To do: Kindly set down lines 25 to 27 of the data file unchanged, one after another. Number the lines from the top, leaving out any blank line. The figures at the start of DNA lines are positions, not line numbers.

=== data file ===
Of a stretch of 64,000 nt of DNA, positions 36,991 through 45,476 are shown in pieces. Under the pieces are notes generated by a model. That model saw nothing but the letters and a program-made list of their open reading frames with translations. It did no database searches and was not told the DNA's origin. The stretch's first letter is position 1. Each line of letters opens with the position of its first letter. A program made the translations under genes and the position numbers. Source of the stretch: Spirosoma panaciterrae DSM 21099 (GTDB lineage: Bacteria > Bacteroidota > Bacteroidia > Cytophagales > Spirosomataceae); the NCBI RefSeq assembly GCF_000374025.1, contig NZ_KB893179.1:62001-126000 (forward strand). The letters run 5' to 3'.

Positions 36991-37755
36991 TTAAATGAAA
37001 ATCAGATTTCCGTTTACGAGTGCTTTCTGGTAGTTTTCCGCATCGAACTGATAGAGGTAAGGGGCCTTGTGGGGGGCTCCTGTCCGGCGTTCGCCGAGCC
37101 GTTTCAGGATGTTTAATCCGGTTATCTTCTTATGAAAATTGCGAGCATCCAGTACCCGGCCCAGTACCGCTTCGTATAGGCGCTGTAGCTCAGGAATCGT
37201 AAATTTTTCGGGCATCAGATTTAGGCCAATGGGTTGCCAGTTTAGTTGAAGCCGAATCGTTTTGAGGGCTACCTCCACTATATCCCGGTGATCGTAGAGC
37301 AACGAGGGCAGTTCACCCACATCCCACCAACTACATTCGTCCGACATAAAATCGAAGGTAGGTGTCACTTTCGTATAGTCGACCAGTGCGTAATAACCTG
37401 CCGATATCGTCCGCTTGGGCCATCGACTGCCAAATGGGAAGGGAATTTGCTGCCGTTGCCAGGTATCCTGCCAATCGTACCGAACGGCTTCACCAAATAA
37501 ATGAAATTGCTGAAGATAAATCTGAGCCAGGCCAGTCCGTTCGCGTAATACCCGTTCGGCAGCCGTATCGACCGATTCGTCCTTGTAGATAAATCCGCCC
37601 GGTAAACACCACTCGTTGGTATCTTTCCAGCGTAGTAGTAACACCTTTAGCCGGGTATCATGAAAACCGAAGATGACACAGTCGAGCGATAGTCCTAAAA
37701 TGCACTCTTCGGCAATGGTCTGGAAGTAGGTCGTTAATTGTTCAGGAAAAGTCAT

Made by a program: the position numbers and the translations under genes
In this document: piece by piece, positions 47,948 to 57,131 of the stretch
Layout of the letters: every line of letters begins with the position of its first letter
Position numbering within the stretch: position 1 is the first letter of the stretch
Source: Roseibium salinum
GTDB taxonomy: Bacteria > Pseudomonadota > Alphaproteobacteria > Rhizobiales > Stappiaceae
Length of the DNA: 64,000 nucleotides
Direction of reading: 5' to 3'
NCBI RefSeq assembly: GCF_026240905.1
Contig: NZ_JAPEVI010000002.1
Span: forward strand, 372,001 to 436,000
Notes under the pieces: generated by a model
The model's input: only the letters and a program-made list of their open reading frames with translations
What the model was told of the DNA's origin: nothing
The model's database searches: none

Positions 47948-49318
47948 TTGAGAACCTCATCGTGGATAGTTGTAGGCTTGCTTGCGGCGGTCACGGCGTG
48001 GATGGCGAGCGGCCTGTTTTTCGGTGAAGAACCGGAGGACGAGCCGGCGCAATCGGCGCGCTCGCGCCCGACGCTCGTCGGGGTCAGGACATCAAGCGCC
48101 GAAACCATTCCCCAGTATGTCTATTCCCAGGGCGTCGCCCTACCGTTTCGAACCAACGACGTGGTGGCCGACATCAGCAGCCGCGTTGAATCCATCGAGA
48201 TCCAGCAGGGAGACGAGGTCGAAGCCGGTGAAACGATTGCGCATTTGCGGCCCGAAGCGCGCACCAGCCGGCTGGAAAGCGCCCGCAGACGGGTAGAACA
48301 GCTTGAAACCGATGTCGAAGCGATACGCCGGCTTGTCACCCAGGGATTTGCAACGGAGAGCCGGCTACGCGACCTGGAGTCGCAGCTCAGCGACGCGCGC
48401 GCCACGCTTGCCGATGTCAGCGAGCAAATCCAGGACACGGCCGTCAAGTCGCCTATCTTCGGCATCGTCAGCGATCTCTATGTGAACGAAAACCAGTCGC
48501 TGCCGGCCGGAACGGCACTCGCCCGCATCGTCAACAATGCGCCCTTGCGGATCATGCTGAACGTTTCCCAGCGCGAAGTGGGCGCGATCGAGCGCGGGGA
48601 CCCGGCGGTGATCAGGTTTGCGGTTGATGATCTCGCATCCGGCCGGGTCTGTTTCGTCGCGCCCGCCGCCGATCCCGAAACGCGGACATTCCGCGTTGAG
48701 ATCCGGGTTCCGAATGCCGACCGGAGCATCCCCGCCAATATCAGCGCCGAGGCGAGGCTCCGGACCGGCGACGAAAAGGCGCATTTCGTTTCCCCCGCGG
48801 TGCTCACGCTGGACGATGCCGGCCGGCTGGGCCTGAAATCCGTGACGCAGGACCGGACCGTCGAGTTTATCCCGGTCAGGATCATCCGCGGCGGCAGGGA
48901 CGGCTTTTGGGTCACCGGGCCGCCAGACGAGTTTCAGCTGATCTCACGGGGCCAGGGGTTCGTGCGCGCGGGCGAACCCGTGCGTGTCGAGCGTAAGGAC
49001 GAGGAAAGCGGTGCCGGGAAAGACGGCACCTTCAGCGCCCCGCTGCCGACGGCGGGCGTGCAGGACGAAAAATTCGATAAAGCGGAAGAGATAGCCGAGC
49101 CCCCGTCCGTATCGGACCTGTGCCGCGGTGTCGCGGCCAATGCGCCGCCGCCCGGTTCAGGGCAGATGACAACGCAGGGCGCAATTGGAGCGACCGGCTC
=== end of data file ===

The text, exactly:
What the model was told of the DNA's origin: nothing
The model's database searches: none

Positions 47948-49318